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Birdwatching

The many wetlands across the region are a haven for birdlife, with up to 200 species calling the area home.

For serious twitchers maps and information is available at the visitor centre. During the flood season many of the wetlands come to life hosting thousands of nesting water birds.

Birdwatching in the Kerang Lakes region

The Ibis Rookery at Middle Reedy Lake is the largest rookery in the Southern Hemisphere, where each spring, thousands of ibis flock to the area to breed. The bird hide is best visited at dawn and dusk and offers viewers the perfect place to watch Straw-necked and White Ibis, along with other spectacular birds such as Pelicans, Swans, Spoonbills and Egrets.

The sighting and photography of endangered species – the Australasian Bittern – has reinforced the significance of the Kerang Wetlands in fauna conservation. Lake Tutchewop is also proving an important bird watchers destination and the arrival of the Long-billed dowitcher some years back created serious excitement for twitchers.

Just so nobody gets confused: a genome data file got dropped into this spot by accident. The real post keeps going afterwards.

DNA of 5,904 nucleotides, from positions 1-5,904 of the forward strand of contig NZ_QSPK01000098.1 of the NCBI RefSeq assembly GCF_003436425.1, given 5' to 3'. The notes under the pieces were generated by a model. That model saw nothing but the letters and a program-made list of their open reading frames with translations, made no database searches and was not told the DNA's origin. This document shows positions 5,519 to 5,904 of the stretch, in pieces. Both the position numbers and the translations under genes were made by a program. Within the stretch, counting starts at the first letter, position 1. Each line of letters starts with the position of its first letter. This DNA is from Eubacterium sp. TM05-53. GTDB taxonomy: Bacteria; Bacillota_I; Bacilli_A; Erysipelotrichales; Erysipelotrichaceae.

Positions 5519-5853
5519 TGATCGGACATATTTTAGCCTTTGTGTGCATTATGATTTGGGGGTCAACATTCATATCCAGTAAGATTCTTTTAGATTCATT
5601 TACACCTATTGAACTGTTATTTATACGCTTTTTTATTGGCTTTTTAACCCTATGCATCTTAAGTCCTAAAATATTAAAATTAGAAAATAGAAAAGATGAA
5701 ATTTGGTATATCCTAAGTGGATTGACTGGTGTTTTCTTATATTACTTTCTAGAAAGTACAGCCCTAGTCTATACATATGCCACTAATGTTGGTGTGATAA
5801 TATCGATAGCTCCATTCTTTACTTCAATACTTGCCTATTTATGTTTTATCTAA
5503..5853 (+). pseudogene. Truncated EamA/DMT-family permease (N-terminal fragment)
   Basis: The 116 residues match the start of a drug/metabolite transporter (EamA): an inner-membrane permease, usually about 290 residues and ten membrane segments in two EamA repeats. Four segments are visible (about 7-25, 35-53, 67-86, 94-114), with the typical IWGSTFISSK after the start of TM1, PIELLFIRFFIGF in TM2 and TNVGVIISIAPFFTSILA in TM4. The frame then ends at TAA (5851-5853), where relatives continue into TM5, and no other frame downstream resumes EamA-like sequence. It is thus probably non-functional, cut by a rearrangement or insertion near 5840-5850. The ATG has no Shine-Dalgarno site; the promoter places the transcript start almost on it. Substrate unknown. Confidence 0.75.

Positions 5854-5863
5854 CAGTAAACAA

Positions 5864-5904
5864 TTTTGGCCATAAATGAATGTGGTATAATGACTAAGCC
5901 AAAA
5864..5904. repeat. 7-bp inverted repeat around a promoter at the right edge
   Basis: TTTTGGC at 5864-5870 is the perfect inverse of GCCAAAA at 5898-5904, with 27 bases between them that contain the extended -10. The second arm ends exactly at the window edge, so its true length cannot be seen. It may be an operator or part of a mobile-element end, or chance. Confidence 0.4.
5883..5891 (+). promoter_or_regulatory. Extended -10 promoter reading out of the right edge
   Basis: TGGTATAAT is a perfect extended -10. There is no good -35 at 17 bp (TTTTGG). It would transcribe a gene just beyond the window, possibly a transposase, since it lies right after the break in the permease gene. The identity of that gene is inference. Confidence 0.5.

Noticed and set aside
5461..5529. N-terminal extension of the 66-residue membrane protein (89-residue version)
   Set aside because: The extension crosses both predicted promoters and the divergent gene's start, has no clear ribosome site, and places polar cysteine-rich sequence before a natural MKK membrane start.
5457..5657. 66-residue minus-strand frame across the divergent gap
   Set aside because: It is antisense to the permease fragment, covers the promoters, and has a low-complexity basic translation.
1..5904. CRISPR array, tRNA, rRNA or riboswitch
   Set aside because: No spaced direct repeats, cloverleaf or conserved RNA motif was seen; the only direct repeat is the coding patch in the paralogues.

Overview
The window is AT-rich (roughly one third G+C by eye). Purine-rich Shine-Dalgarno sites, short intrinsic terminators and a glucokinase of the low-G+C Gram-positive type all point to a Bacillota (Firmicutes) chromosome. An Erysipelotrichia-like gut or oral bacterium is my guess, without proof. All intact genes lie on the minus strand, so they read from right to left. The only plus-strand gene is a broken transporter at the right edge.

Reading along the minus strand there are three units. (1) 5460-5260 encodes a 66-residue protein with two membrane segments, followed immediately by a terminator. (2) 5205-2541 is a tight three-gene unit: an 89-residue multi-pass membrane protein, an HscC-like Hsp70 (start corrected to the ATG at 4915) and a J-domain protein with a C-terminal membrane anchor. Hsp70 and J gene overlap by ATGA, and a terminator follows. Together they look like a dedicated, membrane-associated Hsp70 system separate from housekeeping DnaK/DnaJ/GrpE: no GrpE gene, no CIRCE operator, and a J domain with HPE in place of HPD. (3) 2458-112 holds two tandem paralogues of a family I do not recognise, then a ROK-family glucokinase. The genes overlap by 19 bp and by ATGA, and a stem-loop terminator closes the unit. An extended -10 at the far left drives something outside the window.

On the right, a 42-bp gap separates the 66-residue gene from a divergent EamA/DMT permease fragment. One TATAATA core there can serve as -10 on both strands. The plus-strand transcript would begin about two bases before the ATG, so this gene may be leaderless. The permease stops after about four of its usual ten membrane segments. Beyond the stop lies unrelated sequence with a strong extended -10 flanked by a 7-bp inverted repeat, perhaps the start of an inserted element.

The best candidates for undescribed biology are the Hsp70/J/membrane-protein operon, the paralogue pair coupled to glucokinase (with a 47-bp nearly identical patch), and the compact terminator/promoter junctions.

Lake Bael Bael fills intermittently during significant rain and flood events and springs to life as wetland birds converge to feed and breed. Watch the video to see the hundreds of birds in their natural environment.

Other Kerang wetlands popular for birdwatching include the Avoca Marshes, Kerang Regional Park, Lake Murphy, Hird Swamp and Johnson Swamp.

Birdwatching on Gunbower Island

Gunbower National Park and State Park on Gunbower Island are also recognised as a Ramsar Wetland site. As a permanent body of water, Gunbower Creek and the many lagoons provide vital habitat for feeding and breeding for numerous bird species.

Environmental water inflows into Reedy Lagoon, Gunbower State Forest has provided a special place for birdwatching as the rich environment provides excellent feeding and breeding opportunities for many waterbird species.

Over 82 different species of birds have been identified in the Gunbower Island area such as the Royal Spoonbill, Intermediate Egret, Caspian Tern, Pied Cormorant, White-bellied Sea Eagle, Azure Kingfisher, and many others, some considered threatened species.

The Wedge-tailed Eagle, Tawny Frogmouth, Kookaburra and a variety of parrots are also commonly seen across the Gannawarra.

Specialised knowledge on Australian birdlife, education programs and bird watching information can be accessed at Birdlife Australia.

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